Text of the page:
CSULB’s Jewish Studies program will co-sponsor a two-day film festival on Saturday and Sunday, Feb. 9 and 10, in the campus’ University Theater, presenting four features from all over the world dealing with various aspects of the Jewish experience.
The festival opens on Saturday, Feb. 9, at 7 p.m. with “Three Mothers,” a 2006 Israeli release that examines modern Israeli society through the perspective of three sisters from an Egyptian-Jewish family who begin new lives in Israel.
“All our films this year turn in some way on the question of family,” said festival organizer Jeffrey Blutinger, co-director of CSULB’s Jewish Studies program who joined the university in 2004. “Whether the relationship is father-to-son or mother to daughter, these are dynamic families. These films, with very little engagement with politics, are intimate personal dramas.”
The program continues on Sunday, Feb. 10, with “The Tribe,” directed by Tiffany Shlain, who co-wrote the script with Ken Goldberg. “Tribe” mixes old-school narration by actor Peter Coyote with a new school visual style as it explores what it means to be Jewish in the 21st century as seen through the history of the popular series of Barbie dolls. “This film explores what it means to be a member of any tribe through a mixture of archival footage, Barbie dioramas and slam poetry,” said Blutinger.
Director Paul Verhoeven (“Total Recall,” “Basic Instinct,” “Robocop”) returns on Sunday with “Black Book” a fast-paced thriller depicting a Jewish woman (Carice Van Houten) who joins the Dutch resistance after seeing her family murdered. As she seduces a Gestapo officer (Sebastian Koch), she comes closer and closer to discovering her family’s betrayer.
“Souvenirs,” directed by Shahar Cohen and Halil Efrat, is an Israeli production that screens on Sunday with a tale of an Israeli documentarian in search of hinted-at half siblings conceived by his father in post-WWII Netherlands. The filmmaker tries to solve the mystery of his father’s “souvenirs” without jeopardizing a new-found, hard-earned closeness with his dad.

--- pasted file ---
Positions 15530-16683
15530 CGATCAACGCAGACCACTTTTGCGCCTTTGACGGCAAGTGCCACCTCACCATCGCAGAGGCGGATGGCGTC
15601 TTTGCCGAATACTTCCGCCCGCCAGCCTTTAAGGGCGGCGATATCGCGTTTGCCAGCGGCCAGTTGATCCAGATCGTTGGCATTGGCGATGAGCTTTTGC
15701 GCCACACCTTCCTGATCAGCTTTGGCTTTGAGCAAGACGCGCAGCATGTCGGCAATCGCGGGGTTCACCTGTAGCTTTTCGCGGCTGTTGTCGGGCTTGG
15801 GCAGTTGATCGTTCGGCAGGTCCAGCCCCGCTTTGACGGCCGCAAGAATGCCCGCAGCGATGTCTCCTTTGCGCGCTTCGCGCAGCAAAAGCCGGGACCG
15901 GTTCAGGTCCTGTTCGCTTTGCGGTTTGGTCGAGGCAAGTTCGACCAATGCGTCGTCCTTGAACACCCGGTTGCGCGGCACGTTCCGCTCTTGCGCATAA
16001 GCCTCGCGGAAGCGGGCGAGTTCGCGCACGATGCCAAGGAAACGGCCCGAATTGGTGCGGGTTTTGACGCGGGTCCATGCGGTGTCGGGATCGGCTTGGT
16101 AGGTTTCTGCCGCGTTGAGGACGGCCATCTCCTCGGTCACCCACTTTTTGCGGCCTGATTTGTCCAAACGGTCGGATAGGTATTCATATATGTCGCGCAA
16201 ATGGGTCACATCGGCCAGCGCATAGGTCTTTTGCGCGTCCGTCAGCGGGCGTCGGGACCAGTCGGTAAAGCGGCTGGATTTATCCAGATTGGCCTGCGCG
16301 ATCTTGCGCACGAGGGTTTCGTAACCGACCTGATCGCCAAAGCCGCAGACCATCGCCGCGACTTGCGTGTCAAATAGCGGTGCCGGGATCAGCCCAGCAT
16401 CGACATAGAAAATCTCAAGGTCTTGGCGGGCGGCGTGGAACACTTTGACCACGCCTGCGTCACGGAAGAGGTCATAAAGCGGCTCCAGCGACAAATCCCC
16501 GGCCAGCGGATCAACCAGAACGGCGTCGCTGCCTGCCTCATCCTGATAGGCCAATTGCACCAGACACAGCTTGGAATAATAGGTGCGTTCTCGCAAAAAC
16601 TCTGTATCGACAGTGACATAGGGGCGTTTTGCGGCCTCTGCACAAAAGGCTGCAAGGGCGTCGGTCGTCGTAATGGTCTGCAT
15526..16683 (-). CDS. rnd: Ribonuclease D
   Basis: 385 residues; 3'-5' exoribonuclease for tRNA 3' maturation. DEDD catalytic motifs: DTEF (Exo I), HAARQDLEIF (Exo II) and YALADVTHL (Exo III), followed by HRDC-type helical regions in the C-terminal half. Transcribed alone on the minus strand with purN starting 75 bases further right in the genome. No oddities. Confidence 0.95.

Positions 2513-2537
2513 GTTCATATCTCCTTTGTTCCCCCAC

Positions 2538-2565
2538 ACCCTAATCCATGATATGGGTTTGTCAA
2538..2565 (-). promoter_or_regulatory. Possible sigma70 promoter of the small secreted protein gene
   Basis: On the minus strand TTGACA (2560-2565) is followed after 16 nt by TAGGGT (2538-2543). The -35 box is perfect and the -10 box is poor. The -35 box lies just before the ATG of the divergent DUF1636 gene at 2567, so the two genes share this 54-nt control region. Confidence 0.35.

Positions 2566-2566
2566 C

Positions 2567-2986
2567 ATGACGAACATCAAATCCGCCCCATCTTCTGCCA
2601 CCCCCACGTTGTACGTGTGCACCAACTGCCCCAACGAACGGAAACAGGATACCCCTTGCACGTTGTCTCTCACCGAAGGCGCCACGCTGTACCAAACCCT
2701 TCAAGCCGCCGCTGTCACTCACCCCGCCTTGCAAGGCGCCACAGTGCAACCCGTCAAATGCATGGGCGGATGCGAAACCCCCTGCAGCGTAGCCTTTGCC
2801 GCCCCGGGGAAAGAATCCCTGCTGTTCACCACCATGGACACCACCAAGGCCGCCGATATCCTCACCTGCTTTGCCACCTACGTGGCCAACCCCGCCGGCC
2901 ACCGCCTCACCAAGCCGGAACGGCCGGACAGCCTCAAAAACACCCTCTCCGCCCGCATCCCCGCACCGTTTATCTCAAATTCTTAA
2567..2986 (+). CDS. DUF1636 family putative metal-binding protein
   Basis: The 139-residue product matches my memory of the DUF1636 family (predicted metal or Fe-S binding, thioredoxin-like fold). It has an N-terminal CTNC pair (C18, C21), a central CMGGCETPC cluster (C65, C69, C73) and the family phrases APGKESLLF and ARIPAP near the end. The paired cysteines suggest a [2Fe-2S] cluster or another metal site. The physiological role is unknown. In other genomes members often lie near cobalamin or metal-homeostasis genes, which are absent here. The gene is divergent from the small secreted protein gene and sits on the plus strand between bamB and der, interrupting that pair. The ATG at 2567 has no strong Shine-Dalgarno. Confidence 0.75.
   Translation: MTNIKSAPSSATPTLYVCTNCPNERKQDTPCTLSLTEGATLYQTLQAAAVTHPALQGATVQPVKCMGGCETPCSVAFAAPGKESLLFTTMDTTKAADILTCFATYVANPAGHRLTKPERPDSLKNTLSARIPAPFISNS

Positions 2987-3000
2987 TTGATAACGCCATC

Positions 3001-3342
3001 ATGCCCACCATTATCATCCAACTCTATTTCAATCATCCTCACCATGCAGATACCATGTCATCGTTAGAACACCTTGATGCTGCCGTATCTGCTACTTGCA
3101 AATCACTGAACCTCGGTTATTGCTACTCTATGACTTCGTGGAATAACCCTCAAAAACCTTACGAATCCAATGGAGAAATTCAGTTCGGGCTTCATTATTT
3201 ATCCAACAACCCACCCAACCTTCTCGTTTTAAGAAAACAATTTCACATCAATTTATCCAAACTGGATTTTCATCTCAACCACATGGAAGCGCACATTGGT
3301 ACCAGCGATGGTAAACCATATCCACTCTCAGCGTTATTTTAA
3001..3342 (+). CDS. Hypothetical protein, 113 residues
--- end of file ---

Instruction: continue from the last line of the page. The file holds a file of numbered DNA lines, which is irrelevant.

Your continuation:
“Sweet Mud” concludes Sunday’s screenings with its portrait of life on a kibbutz, written and directed by Dror Shaul. The intimate family drama follows a mentally unstable mother and her son who are determined to make a life for themselves on a collective farm. “It is a really powerful film about kibbutz life and how claustrophobic it can be,” said Blutinger. “What is supposed to be an egalitarian society is revealed as anything but.”
Blutinger praised the success of the film series. “Last year’s screenings surpassed our expectations,” he said. We doubled our attendance over the prior year. There was a terrific response from the audience who really seemed to enjoy themselves. This year’s festival is committed to showing the best films we could find of Jewish life.”
The series is proof of Jewish Studies' outreach to the community, Blutinger believes. “We see ourselves as a bridge between the campus and the community,” he said. “We want the community to feel comfortable about coming to campus, becoming more familiar with it and beginning to form connections to it. Our hope is that eventually some of these audiences will become university donors who will support Jewish Studies financially and we’ve had some success with that.”
Blutinger argues that the festival’s role is to satisfy a hunger for Jewish films. “This is an opportunity for Long Beach, South Bay and Orange County residents to see films they might miss otherwise,” he said. “We wanted to bring to Long Beach films that might otherwise only be screened in Los Angeles.”
Blutinger underlined the importance of this series to area filmgoers. “This is a chance to see terrific films,” he said. “This is a chance for community, faculty and students to see modern Jewish life in vibrant and exciting ways.”
Admission is $10 for each individual film. For more information, contact Blutinger at 562/985-2196.